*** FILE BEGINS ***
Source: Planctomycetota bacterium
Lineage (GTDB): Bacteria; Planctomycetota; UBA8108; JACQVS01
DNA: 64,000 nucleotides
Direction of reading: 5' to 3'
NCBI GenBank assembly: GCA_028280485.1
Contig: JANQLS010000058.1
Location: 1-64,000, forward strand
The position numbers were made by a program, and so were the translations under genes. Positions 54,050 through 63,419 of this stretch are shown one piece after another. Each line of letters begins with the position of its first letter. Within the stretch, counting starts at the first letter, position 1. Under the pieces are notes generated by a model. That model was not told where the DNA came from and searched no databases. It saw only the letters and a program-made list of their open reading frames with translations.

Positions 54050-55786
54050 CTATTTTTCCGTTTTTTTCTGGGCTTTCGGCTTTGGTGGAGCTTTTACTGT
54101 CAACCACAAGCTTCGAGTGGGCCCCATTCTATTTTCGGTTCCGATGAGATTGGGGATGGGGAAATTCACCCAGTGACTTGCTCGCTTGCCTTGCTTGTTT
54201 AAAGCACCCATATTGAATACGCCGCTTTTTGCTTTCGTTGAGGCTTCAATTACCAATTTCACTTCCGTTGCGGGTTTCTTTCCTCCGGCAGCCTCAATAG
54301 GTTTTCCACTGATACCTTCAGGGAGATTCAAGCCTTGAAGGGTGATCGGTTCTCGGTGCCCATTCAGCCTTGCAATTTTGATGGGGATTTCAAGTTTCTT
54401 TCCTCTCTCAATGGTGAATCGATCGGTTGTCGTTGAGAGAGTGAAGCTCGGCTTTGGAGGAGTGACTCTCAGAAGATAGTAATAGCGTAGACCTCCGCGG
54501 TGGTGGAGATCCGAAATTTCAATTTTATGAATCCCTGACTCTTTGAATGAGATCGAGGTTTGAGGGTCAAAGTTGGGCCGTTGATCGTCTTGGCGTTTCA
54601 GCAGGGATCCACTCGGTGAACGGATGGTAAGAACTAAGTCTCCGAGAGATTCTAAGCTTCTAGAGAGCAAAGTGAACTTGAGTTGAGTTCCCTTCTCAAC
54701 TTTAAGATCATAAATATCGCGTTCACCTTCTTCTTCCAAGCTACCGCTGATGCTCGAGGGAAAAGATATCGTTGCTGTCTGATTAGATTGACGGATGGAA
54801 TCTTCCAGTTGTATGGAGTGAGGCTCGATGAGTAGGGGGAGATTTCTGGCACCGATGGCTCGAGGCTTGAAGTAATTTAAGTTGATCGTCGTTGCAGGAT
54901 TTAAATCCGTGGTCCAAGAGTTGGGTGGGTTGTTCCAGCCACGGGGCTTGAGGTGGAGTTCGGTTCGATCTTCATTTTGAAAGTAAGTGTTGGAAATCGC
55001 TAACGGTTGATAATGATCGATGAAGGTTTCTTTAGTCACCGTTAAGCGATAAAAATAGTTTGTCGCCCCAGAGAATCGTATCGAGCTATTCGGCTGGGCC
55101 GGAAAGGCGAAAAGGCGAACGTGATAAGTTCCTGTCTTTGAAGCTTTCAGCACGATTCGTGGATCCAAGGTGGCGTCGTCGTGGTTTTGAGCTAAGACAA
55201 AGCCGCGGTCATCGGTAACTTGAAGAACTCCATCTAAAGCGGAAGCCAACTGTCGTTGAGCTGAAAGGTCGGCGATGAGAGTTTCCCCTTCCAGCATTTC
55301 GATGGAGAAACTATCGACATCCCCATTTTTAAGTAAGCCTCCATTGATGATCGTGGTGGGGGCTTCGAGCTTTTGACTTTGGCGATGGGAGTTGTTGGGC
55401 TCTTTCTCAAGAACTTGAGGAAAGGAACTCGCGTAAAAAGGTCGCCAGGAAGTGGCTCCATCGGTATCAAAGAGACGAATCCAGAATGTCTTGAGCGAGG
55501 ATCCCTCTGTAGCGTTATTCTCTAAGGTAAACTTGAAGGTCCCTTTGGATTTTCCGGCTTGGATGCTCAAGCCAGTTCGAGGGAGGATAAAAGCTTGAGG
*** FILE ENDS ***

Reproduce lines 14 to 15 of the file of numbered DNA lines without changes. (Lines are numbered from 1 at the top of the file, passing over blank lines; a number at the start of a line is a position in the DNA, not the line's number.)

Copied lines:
54401 TCCTCTCTCAATGGTGAATCGATCGGTTGTCGTTGAGAGAGTGAAGCTCGGCTTTGGAGGAGTGACTCTCAGAAGATAGTAATAGCGTAGACCTCCGCGG
54501 TGGTGGAGATCCGAAATTTCAATTTTATGAATCCCTGACTCTTTGAATGAGATCGAGGTTTGAGGGTCAAAGTTGGGCCGTTGATCGTCTTGGCGTTTCA